- Upasika Kee Nanayan

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Re: Satipatthana: The direct path to realization

Post by Brizzy » Thu Mar 15, 2012 12:36 pm

bodom wrote:Here is a short 7 minute talk from Bhante Gunaratana that may be of interest:

Why do some teachers warn about practicing jhana?
http://www.youtube.com/watch?v=41NpmB2le3I" onclick="window.open(this.href);return false;

:anjali:
Good talk, but then I think Bhante Gunaratana is awesome. Especially awesome is that he has changed his teachings over the years to reflect his own experiences and understanding of the suttas. To be able to re-appraise his own practice and teachings the way he has done is truly inspiring.

Metta

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Re: Objection to the Views of Venerable Analayo

Post by tiltbillings » Thu Mar 15, 2012 12:55 pm

Brizzy wrote: Samvega wrote..............
The reason that Jhana alone is not sufficient by itself for liberating insight is because by its nature of restrictive focus, it inhibits the passive observational qualities of broad awareness needed to become aware of those qualities of experience that lead to insight. This shouldn't be contrued to say that Jhana is detrimental, however, because the abundance of evidence indicates that in fact the opposite is true.
The jhana experience described above is not the experience of jhana as described in the suttas, it is a concentration. Now, to achieve the jhana as described in the suttas, one is already applying the dhamma as taught in the suttas.
There is nothing wrong with what Samvega wrote, given that in light of the suttas, it is true. Jhanas by themselves will not bring insight and jhanas also, as the suttas plainly state, can the basis for wrong view.
Why is jhana chosen as specifically insufficient for liberating insight when one could choose right view or right intention or right speech or right action or right effort? Do you get my point? They are ALL necessary.
Of course they are all necessary. Maybe the problem is that is because jhana can be difficult to cultivate and maybe it is that they have greater potential far more than the other factors of going wrong.
Personally, I would rather cobble together the suttas to come up with answers, rather than cobble together the commentaries.
While the commentators do not always get it right, I would look to them first before I would look to someone who does not read Pali, whose meditation experience is limited, etc.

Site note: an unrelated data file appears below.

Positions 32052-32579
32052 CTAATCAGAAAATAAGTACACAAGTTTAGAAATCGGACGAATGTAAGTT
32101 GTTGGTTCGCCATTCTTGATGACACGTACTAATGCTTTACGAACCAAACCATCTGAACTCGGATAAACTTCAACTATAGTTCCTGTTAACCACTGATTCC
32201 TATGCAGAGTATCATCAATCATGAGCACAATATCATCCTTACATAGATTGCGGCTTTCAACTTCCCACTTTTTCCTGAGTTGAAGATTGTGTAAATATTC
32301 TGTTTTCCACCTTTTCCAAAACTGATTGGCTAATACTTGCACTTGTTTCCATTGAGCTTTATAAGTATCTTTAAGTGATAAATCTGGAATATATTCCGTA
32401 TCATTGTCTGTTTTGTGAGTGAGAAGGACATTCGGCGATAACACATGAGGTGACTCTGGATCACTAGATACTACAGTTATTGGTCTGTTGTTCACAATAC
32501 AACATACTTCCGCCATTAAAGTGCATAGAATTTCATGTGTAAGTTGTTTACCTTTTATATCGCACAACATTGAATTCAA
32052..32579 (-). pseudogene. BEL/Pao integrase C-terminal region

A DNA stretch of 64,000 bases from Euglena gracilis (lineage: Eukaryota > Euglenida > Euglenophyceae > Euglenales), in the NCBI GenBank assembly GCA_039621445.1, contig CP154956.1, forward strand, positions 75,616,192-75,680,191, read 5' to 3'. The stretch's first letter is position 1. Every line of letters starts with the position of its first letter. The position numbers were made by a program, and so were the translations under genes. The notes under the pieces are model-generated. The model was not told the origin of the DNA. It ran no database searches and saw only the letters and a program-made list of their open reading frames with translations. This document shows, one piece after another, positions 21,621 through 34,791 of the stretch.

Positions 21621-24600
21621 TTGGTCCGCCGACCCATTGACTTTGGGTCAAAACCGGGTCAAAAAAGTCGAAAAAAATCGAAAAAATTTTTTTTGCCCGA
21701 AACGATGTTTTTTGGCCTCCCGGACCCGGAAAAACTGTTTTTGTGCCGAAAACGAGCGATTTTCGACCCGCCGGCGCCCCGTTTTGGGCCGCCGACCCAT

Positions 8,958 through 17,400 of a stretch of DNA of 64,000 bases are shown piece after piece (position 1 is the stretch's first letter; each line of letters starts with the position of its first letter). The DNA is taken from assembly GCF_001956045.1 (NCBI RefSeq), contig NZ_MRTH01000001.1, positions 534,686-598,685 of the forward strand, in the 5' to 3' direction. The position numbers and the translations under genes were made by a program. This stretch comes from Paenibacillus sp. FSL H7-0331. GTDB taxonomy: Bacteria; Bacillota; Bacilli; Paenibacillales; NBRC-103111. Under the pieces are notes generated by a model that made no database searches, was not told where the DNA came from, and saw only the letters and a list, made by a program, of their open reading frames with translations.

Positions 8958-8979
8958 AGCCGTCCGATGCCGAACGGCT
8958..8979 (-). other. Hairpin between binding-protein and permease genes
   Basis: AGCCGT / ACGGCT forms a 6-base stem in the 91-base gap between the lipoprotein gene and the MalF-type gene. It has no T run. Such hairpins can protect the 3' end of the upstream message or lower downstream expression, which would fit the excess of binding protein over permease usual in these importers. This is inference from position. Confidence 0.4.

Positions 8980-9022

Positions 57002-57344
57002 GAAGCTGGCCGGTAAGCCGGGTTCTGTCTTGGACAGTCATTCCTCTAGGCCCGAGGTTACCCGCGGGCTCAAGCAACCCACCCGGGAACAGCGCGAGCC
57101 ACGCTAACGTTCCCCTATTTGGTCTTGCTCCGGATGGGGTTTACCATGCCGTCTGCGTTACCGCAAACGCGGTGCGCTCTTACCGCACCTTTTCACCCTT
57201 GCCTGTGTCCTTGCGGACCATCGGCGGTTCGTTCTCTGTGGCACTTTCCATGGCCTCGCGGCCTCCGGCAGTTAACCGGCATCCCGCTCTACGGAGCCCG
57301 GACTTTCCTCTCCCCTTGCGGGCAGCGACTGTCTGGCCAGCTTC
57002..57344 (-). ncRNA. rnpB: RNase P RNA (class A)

How do the 'vipassana jhanas' fit nicely with what the suttas say? I would have thought that the suttas descriptions of jhana fit nicely with what the suttas say(and the nice thing about it is, it is............'something that is grounded in terms of actual practice that fits neatly with what the suttas say.'
Again, the problem is whose interpretation of what the suttas say? Yours? Do you read Pali? Have you read the whole of the Canon, working with it in terms of meditative practice? Also, you -- again -- rather neatly miss the point of the vipassana jhanas.

.
>> Do you see a man wise [enlightened/ariya] in his own eyes? There is more hope for a fool than for him.<< -- Proverbs 26:12

This being is bound to samsara, kamma is his means for going beyond. -- SN I, 38.

“Of course it is happening inside your head, Harry, but why on earth should that mean that it is not real?” HPatDH p.723

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Re: Objection to the Views of Venerable Analayo

Post by Brizzy » Tue Mar 20, 2012 1:29 pm

tiltbillings wrote: While the commentators do not always get it right, I would look to them first before I would look to someone who does not read Pali, whose meditation experience is limited, etc.

.
Who is this person?

When did the reading of Pali become a requisite for following the 8 fold path?

As for the vipassana jhana's - yes I admit to confusion. Especially when something called 'nana knowledges' is overlaid onto something called 'vipassana jhana's'. I look to the suttas most days and have not found them yet.

As regards the rest of what you say, it is the same arguments that we have both repeated ad nauseum.

Metta

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Ignorance is an intentional act.